• “I am directly linked to the plight of black Americans who experience racism in this country,” McFadden said. “And so, going out and documenting that was very difficult. And you will see the intense emotion of the photograph.”

McFadden returned to Rochester in 2018 after several years in Atlanta, where he taught photography at Spelman College, to accept an art residency at the Visual Studies Workshop. He currently teaches at the Rochester Institute of Technology.

From there, he produced “Evidence,” an exhibition that illustrates the breadth of black masculinity and gender through portraits of men alongside those of their fathers or father figures. At the same time, McFadden was motivated by the recent death of his grandfather and produced “Love Without Justice,” an autobiographical photo series that used photos from his family’s archives.

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In his portraits of other people, there is a rawness and a desire for deep self-exploration. “I think the job is really me,” he said. “And it’s not really too glamorous or staged. Especially with the archives, it’s very personal. Especially in ‘Love without justice’. I just add to the archive. So I think it’s me, for sure. Completely unfiltered.

McFadden says his personal experience also motivates his photojournalism work.

“Along with other things, like ‘Unrest in America’, and documenting protests across the country, it’s also very personal. I’m directly linked to the plight of black Americans who experience racism in this country,” a- he said. “And so, going out and documenting it was very difficult. And you will see the intense emotion of the photograph. And it is not only because it is a touching moment, but you will see my emotion. in these photographs.

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  • “I Can’t Breathe: Minneapolis, Minnesota,” 2020, from “Unrest in America: George Floyd”.

Exploring the self through the chronicle of black life more broadly has been a constant theme of McFadden’s career.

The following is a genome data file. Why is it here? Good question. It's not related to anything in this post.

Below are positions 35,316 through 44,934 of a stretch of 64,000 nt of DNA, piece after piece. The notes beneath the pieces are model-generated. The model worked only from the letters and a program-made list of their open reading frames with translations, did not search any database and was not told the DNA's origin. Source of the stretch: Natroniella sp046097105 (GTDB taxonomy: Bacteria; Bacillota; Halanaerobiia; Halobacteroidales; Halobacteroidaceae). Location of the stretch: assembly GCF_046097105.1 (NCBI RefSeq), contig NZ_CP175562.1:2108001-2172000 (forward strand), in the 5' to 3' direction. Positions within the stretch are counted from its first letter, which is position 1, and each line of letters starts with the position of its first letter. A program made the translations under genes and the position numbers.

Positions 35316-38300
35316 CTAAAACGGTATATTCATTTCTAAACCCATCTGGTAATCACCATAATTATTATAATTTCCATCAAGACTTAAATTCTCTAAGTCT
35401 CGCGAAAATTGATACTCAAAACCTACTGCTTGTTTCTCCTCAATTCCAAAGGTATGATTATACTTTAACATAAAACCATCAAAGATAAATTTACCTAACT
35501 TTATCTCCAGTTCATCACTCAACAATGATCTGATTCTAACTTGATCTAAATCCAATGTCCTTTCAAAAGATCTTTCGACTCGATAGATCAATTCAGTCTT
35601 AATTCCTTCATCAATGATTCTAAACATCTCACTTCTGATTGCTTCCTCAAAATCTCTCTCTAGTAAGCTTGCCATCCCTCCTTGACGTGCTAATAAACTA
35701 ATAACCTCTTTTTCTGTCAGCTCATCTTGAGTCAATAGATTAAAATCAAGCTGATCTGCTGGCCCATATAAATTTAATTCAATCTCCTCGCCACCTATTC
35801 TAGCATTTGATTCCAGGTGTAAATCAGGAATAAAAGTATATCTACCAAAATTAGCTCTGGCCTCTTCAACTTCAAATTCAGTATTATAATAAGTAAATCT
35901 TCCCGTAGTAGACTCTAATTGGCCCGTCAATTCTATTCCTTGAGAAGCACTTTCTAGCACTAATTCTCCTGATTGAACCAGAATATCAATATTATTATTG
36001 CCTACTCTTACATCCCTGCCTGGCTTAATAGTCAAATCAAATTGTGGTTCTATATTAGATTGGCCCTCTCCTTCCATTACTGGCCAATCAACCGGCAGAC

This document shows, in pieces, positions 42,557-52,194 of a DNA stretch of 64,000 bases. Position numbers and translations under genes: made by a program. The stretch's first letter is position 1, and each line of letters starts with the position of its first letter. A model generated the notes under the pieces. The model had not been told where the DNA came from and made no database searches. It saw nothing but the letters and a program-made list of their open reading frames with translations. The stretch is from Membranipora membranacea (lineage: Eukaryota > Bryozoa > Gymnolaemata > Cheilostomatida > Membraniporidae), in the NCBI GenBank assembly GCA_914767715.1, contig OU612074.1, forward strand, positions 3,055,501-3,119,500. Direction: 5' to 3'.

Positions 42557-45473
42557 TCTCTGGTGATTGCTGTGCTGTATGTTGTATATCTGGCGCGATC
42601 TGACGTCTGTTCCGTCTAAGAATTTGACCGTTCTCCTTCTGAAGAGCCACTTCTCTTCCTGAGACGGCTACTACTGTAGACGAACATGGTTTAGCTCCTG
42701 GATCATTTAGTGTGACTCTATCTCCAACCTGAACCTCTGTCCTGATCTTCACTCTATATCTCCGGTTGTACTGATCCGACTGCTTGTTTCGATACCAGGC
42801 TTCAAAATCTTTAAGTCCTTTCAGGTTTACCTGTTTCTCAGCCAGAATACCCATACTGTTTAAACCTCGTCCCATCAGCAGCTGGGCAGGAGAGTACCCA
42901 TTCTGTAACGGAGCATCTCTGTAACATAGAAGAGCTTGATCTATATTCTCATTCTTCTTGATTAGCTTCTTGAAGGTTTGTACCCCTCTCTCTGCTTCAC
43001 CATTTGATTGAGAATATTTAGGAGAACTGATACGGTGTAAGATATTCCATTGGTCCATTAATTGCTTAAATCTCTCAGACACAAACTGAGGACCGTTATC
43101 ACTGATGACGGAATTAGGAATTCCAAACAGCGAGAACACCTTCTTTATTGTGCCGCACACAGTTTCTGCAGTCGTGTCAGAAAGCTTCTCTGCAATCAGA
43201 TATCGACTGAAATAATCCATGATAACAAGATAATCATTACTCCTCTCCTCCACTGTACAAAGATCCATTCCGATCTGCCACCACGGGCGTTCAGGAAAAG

“It always comes down to this constant referencing image map of itself,” said K. Anthony Jones, art critic and McFadden collaborator. “It becomes self-referential throughout this whole loop. “

“He’s exploring what it means not to have a home in this place,” Jones later said.

Eastman Museum executive director Bruce Barnes acknowledged this in his remarks at the opening of “I Believe I’ll Run On,” saying the exhibit “chronicles the intimacy of black life in the United States. And was “a testament to healing and the protective possibilities of turning in on oneself.”

McFadden wanted his work to elicit a visceral response, the kind of real response that, as he put it, was “unfiltered by the institution in which it exists.”

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Museums are spaces for ritual practice, housing objects and artefacts revered by the community that supports them. McFadden’s exhibition plays on this, with lighting and colors that incite an almost holy exaltation of the work. Watching exhibit attendees engage in different ways reminded me of the difference between going to church in New York City with my white mother and going to church in South Carolina with my black father: solemn silence versus jubilant reverence.

It is rare that we are able to gift their flowers to artists while they are still in business and even more exceptional when we are able to do so near the start of what appears to be on the way to a meteoric career.

“This is just the start,” McFadden said. “I have so much more work to do and so much more to say.”

Amanda Chestnut is a freelance writer for CITY. Comments on this article can be directed to [email protected]